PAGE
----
Liam Montgomery Hard To Get

The other day my laptop charger broke down. I went down to Best Buy and bought a new one in case; nice and shiny. In my living room I ripped the box from the bag and tore at it like a cat. Bits of cardboard and plastic flew everywhere. I used my feet, my teeth. I think I may even have ingested a little.

Out of breath, I stared at the gnarled packaging sitting on the coffee table, the fucking charger still inside. Why are they doing this to me?

I took scissors to it; more plastic went into the package than the fucking charger. It couldn’t have been very good for the environment, even if it was recycled.  Do you know what? Fuck the environment. That is not what this is about. I just want my shit out of a package.      

I finally worked the tip of the scissors into a small section of the seal. With my bare hands I pried at the opening. My nails dug in deep but with every ounce of my strength the packaging fought back with double.  The seams were molten together encasing the product like a prized jewel. It was like a sick Christmas joke.     

In the kitchen, with a knife I went all Norman Bates, stabbing wildly as chunks of plastic this way and that. I finally brought the knife down, straight through, sticking the tip into the countertop. I nearly lost a finger. The fucking charger remained in its package. I wondered if I could sue them for losing a finger. Like that woman who sued Mcdonald’s, or whoever, for the hot coffee and the faulty lid. Granted she received 3rd degree burns on 6 percent of her body but I’m talking about 100 percent of a finger. I wondered if I won my case, would my winnings outweigh the company’s annual loss in theft? Maybe it would be cheaper to go cardboard, and have a few stolen.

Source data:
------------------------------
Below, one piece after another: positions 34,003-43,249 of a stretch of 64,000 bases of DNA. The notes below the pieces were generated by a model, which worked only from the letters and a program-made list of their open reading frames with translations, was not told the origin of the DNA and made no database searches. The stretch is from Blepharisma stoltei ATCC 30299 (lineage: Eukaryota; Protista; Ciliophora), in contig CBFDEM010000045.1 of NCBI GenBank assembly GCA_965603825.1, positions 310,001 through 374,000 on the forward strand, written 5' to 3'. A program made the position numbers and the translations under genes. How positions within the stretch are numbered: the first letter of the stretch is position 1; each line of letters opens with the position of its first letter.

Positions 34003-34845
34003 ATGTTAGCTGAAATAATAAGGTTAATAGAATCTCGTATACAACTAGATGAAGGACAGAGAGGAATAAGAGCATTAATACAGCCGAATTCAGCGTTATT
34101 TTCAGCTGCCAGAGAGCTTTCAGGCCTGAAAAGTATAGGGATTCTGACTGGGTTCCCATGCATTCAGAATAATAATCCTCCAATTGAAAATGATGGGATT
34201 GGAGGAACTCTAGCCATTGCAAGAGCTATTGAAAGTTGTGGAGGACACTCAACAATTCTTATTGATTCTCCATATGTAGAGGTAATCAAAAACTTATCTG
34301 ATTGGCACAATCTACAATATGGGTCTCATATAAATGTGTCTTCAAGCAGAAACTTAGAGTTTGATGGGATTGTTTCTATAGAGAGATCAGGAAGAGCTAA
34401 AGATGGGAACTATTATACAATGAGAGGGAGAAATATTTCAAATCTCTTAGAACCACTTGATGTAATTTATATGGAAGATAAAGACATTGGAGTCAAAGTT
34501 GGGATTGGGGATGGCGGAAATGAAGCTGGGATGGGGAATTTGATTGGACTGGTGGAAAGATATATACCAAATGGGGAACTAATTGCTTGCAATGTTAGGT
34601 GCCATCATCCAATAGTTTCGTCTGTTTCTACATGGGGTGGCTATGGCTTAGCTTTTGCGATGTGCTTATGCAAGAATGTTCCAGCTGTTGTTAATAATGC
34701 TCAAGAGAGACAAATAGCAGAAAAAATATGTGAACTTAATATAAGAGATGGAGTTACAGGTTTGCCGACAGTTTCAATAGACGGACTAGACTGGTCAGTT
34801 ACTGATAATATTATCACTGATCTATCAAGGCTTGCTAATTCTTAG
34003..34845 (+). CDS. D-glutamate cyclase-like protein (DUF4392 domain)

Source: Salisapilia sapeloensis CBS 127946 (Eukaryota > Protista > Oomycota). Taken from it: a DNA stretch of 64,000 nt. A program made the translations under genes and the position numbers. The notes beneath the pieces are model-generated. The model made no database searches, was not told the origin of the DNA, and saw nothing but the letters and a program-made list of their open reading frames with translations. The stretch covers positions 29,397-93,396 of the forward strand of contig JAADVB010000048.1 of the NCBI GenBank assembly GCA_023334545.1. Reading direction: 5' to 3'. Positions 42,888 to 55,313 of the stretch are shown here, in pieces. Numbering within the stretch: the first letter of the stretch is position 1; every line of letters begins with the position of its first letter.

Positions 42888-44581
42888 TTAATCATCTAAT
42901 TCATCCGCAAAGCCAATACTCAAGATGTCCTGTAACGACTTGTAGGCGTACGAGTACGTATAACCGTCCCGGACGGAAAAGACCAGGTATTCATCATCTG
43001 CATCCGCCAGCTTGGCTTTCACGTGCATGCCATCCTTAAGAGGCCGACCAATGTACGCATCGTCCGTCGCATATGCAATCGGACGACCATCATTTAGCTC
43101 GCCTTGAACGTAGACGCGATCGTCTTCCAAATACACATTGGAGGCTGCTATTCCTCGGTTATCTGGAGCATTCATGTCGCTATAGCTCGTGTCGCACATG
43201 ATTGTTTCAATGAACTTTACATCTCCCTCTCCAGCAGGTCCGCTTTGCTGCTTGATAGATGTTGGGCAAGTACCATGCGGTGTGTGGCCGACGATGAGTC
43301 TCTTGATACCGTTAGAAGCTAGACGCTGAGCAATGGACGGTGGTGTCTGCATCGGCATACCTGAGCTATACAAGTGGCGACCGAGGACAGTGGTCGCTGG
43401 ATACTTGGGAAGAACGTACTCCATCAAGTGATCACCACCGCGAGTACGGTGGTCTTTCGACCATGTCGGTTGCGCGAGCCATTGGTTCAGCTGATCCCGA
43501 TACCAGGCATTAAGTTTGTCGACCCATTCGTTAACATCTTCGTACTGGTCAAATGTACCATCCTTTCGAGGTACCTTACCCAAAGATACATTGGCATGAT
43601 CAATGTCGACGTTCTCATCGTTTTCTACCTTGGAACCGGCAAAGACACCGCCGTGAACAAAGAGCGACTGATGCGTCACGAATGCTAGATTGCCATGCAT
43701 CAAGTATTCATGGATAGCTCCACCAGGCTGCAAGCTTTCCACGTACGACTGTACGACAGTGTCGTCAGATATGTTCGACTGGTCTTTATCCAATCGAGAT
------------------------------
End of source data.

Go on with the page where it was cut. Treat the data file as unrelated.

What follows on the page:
It sat there mocking me. I wanted it so bad, I had so much of The Wire to watch, but I couldn’t. For my money your package should unfold itself, the contents slowly rising on pedestals as music plays. With a slow Loris trained to thank me in sign language. I looked at the package one last time, chewed and gnarled, one edge frayed, stab wounds all over. Drooling over what would not be, I read in the right hand corner in the faintest translucent lettering which was barely even visible.


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